The Truth About Independence
This year Independence Day had a special meaning for me. For the first time in over three years, I was without a single, long-term client. I was truly independent.
As my fellow self-employed consultant friends know, having a long-term contract in place can be golden. The security of having a predictable stream of income in an otherwise fluctuating work environment helps you manage the peaks and valleys (particularly the valleys) of cash flow and workflow.
But there's that problematic word: predictable.
If predictable's less problematic cousin, dependable, is the upside then routine is, at least for me, its evil twin. While some people thri
ve in routine, I tend to get complacent. And lazy. It's much too easy to get caught up in doing the same things each month, around the same time, just to check them off the list and start over again the next month. Time passes. Quickly. And all those things you told yourself you'd do fall by the wayside. They'll get done...eventually.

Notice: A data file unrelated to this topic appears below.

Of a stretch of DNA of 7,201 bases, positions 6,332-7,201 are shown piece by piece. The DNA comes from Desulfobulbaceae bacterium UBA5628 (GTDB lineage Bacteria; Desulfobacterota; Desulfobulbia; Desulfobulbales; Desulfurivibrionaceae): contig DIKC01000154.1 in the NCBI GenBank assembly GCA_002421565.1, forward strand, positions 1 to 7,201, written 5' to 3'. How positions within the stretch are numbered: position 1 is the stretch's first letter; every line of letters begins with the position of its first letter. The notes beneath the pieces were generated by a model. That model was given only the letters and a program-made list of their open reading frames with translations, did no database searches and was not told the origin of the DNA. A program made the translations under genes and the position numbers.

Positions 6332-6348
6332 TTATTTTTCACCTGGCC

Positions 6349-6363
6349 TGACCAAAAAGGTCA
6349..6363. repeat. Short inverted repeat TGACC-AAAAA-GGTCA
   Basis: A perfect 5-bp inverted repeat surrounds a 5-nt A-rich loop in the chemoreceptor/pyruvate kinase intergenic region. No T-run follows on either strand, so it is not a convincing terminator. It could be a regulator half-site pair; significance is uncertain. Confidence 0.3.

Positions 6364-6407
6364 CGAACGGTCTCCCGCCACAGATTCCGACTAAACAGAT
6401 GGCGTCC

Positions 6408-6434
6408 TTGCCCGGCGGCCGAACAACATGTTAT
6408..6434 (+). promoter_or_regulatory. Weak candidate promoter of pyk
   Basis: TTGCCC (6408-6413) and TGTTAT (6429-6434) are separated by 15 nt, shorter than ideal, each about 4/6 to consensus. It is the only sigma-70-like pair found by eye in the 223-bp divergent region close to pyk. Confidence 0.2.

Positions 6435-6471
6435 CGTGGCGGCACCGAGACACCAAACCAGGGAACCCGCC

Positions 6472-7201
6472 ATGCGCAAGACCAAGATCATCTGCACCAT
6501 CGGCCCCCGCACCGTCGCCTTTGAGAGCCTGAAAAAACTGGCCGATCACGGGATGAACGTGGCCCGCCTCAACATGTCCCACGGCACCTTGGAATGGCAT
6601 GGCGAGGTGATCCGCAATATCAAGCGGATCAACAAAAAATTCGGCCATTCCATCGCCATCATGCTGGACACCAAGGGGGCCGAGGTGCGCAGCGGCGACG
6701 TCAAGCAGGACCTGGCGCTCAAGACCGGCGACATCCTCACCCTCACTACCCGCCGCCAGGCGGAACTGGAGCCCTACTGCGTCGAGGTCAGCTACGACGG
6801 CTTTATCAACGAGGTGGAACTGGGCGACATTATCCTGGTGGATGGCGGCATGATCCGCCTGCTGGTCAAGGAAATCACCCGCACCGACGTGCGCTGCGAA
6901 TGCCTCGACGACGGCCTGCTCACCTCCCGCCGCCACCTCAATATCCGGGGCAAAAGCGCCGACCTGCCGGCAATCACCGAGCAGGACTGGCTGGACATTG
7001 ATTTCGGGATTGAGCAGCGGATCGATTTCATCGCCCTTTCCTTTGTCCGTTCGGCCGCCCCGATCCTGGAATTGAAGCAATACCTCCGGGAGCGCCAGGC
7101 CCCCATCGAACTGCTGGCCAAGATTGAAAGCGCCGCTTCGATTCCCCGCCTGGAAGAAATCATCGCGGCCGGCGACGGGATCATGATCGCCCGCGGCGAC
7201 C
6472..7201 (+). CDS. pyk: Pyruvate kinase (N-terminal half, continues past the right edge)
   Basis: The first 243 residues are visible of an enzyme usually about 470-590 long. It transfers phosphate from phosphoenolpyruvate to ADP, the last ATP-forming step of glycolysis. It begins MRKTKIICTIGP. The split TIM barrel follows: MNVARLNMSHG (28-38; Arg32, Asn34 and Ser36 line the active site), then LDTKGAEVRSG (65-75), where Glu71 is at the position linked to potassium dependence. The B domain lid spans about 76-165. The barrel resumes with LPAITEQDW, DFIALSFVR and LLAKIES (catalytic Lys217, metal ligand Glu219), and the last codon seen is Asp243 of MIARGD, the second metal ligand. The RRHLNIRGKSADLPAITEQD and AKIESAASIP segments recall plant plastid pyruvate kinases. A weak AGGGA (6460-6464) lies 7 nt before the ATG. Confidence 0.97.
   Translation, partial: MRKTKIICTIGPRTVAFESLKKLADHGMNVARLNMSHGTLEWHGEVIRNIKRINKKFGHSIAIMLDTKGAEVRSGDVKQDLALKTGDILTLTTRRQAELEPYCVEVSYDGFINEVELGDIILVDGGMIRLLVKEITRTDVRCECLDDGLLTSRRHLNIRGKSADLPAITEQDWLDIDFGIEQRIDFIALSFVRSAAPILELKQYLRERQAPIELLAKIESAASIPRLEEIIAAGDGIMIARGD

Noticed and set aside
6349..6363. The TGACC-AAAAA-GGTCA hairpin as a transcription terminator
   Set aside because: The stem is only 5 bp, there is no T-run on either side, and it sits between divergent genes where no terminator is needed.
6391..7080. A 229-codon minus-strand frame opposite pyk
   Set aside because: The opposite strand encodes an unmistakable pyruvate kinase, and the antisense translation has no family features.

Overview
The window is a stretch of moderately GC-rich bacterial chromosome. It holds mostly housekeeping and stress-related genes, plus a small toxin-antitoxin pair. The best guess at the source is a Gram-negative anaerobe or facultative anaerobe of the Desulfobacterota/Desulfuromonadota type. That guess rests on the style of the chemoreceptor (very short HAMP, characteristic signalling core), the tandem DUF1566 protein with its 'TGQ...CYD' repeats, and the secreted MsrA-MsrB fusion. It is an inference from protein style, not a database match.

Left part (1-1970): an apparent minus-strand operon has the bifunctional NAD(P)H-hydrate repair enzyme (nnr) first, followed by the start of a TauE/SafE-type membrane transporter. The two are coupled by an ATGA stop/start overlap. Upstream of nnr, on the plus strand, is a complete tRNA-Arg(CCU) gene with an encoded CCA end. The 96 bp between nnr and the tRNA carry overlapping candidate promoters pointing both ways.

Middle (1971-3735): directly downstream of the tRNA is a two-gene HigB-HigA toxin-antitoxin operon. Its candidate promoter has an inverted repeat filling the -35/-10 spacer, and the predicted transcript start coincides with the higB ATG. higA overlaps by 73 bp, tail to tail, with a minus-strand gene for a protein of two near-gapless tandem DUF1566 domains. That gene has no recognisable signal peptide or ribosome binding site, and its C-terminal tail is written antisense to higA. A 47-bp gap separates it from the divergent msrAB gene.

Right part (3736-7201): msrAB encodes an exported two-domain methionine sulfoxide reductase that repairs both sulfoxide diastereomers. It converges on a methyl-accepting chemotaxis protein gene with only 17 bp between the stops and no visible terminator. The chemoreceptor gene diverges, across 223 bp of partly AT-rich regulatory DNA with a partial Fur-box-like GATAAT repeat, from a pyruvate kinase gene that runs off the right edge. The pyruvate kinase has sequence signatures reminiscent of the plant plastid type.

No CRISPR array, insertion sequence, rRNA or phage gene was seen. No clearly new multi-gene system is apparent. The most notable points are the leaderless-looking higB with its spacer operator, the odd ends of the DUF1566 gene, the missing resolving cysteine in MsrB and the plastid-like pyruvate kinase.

Now sometimes there are other constraints in place that aid in that complacency. In my case, that long-term client I had also had a very strong conflict of interest clause in place that prevented me from taking on any other clients in the same space. So I didn't. I didn't even try, because, let's face it, it was easier not to take action. And truth be told I had a pretty good gig going and loved the folks I was working with, it just wasn't challenging me.
But then a funny thing happened. About six months out, I realized that my contract was quickly coming to a close. I asked myself what I really wanted: the security and routine of having a fixed contract or the thrill of venturing back into the unknown, of landing a new client (or clients), and the payoff, financially and psychologically, of utilizing my full skill set and experience, and perhaps even adding to it?
I think you can guess where I landed on that one.
But of course being independent isn't all bad. In fact, what I love most about being a consultant is the freedom and autonomy I enjoy. Especially during last week's holiday, when I was able to be with my immediate and extended family every day, despite having some work creep through. It's really about taking back your power and time, and having a say in how (and with whom) you choose to spend it.
Though it can be scary at times, my independence — in every sense of the word — is something for which I'm truly grateful.